DEALING WITH THE LOCALS
When the emotional experience is such a key part of reviewing films, there are bound to be some highly charged exchanges. The most obvious for critics working in the fishbowl of the Australian industry is the thorny issue of how to treat local films.
Not surprisingly, the local issue is where the critics we talked to had the most divergent approaches. Noted Australian film industry advocate Margaret Pomeranz happily admits that she tries to be “kinder” to Australian films. “They don’t come with that massive publicity that American films come with,” she explains. “They’re trying to find a niche in a very competitive market. It’s the quick and the dead these days – if they don’t work in a week or two they’re out of there, and it’s cruel.”
Louise Keller doesn’t frame the issue in the same terms, but agrees that being mindful of the production and distribution context of a film has a place in the reviewing process. “With Australian films, I think they aren’t approached differently,” she says. “But I think because the market is close at hand, and it’s a small industry, you have to bear in mind that the budgets and so forth are very different for an Australian low-budget film than a Michael Bay film from the US. You have to put it in perspective of like for like. That doesn’t mean you give it extra concessions, you just are just aware of what budgetary restraints it is under.”
From Sandra Hall’s perspective, the local industry simply doesn’t need the concessions it may have invited in the past. “While the budgets here are naturally smaller than that of the commercial Hollywood film, the industry’s grown up enough to absorb candid criticism. Anything less would be condescending. Australian filmmakers proved long ago that they can compete internationally, no matter the size of the film.”
At the other end of the spectrum are Leigh Paatsch and Marc Fennell. Both regard the implication of local favouritism as fundamentally contrary to their role as proxies for the audience.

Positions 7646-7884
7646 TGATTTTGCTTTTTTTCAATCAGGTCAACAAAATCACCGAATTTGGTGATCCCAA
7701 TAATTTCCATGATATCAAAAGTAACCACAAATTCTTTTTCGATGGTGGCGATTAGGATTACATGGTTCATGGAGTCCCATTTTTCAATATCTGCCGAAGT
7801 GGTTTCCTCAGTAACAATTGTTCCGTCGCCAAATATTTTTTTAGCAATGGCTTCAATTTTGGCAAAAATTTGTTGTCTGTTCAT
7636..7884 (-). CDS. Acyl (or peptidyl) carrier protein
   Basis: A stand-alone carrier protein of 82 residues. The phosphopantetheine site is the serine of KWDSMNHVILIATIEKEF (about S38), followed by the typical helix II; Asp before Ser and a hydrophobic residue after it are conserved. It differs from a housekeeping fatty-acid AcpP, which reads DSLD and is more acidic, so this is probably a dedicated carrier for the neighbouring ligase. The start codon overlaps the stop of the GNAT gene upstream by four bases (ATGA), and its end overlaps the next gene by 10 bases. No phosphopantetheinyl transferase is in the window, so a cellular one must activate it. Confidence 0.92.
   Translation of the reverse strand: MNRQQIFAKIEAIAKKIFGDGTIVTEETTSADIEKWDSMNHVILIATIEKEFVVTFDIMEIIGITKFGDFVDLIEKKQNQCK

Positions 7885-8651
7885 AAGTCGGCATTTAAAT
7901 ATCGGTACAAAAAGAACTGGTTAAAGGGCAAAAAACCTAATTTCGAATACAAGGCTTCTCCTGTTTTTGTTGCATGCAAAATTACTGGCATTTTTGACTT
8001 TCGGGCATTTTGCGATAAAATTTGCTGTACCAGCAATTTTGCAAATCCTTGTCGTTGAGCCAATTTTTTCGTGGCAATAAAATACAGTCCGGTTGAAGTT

“My job is to stand in the gap between a film and the listeners, and communicate a sense of what I think that experience is like. When a ticket for an Australian film starts costing less than it does for a British or an American film, I will start giving you different reviews because the comparative value is different,” explains Fennell.
Paatsch echoes the sentiment. “The very act of buying a movie ticket and deciding whether you like it or not as a punter is a completely emotional act, so I don’t think Australian film releases should be treated any differently to anything else that’s out there in the marketplace.”
It’s understandable that discussion of the local industry incites such passion – spending any time around film in Australia gives you a real sense of how fickle and challenging it is, and the inevitable personal relationships formed between critics and filmmakers makes the boundaries much blurrier.
What stands over and above any specific political position of these critics is their common belief in committing to a position one way or another, both regarding individual films and the enterprise of criticism in general. “If you don’t give your own opinion of the film, you’re shortchanging the reader,” Sandra Hall asserts. “By definition, criticism is the most subjective form of writing you can do. There’s no point to it otherwise.”
Louise Keller agrees. “I personally don’t like reading reviews where reviewers sit on the fence. I like someone who’s brave enough to give an opinion,” she says. “What I hope to achieve out of a review is that it’s a good read, it’s honest, it doesn’t sit on the fence – it actually makes a point and commits.”